Colombo (AsiaNews) - Terrorism, food security, the energy crisis, and climate change: these are the main topics of discussion at the center of the 15th summit of the SAARC - an organization of south Asian countries - begun last July 27 in Colombo. On August 2-3, the leaders of Bangladesh, Bhutan, India, the Maldives, Nepal, Pakistan, and Sri Lanka will meet in the capital of Sri Lanka; in the meantime, diplomatic representatives of the various countries have begun work, addressing the main questions to be confronted in order to give a new boost to the economy and guarantee security in the region.
Rohitha Bogollagama, Sri Lanka's foreign minister, told the diplomats present that president Mahinda Rajapaksa hopes that the summit can provide useful, shared solutions for the region's most urgent problems. "The SAARC summit is a significant moment in our country's history", says the foreign minister, and the president is "happy to showcase Sri Lanka to the international community", thanks to the progress achieved in recent years.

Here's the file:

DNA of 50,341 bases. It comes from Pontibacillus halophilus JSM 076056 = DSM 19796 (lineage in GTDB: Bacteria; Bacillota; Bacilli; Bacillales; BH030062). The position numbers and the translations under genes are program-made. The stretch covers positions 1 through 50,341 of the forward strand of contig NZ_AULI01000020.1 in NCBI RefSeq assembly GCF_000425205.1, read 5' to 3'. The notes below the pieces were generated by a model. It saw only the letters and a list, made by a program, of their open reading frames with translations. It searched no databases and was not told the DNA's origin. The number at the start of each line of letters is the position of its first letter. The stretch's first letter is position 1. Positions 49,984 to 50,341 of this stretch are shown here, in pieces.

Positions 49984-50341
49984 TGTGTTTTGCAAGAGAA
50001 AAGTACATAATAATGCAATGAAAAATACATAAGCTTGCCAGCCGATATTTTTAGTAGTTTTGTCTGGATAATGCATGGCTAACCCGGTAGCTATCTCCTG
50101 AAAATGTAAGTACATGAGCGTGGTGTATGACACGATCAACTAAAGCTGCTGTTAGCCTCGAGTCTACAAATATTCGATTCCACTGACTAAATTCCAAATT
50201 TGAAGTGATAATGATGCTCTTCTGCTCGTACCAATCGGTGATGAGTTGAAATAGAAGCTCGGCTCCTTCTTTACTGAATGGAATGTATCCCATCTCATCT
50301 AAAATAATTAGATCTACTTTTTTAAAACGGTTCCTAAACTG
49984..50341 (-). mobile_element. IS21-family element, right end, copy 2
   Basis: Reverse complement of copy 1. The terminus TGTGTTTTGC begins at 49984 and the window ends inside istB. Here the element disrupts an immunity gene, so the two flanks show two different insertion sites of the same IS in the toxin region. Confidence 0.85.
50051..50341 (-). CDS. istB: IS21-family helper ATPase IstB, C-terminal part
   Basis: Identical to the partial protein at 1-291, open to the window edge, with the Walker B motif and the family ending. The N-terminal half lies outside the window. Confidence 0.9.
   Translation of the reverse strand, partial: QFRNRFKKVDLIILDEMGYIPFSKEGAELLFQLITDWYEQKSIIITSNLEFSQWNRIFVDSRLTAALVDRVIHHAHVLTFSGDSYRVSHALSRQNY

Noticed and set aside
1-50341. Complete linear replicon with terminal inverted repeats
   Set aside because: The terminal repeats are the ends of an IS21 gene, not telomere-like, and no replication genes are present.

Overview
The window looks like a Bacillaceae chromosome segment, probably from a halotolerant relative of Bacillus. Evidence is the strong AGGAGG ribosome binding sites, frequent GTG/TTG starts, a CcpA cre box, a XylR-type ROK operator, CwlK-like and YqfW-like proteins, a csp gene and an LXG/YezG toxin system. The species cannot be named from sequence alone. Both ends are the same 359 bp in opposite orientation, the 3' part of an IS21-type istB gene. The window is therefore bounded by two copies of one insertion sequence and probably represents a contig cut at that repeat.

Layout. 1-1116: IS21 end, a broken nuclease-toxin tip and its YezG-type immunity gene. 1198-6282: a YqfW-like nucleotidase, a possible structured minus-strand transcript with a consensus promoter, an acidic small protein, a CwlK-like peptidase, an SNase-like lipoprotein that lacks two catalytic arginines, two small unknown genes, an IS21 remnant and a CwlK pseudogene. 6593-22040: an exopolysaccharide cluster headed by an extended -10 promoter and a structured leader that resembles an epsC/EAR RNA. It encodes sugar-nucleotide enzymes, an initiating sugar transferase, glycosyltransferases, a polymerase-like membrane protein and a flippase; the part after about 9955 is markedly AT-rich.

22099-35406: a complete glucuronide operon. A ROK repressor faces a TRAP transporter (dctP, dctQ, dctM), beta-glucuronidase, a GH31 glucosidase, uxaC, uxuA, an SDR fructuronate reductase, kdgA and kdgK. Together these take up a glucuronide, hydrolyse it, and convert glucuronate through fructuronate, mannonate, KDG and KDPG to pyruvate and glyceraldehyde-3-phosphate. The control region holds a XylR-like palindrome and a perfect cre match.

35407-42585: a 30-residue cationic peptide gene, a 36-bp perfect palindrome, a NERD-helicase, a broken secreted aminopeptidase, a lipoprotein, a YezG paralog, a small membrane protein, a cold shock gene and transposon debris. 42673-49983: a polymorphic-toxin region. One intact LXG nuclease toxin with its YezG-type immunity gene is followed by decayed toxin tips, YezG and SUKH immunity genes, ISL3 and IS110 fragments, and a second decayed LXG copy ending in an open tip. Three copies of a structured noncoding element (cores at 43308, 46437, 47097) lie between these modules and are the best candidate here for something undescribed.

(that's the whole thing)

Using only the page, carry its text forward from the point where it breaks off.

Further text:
Making reference to the slogan of the summit, which is promoting a "partnership among our peoples", foreign ministry secretary and media spokesman for the SAARC, Prasad Kariyawasam, emphasized that this is a good opportunity to "improve relations among nations and develop a common purpose" on economic development and security, focusing attention "on the concrete problems of the people".
In the next few days, the delegates are supposed to ratify four measures: 307 million dollars in financing for the SAARC development fund (SDF); the South Asian Mutual Legal Assistance on Criminal Matters; an agreement on the establishment of the South Asia Regional Standards Organization; and a pact for formal entry of Afghanistan into the South Asia Free Trade Agreement (SAFTA). Also at the center of the discussions is the creation of a fund to resolve the food crisis, and of mechanisms aimed at moderating the rise in fuel prices, two long-standing questions that undermine economic development in the region.
The organizers have put heavy security measures in place, fearing attacks on the part of Tamil Tiger rebels (LTTE); the Sri Lanka government has deployed 19,000 additional security personnel, despite having called upon the Tigers to observe a "temporary cease-fire" during the summit.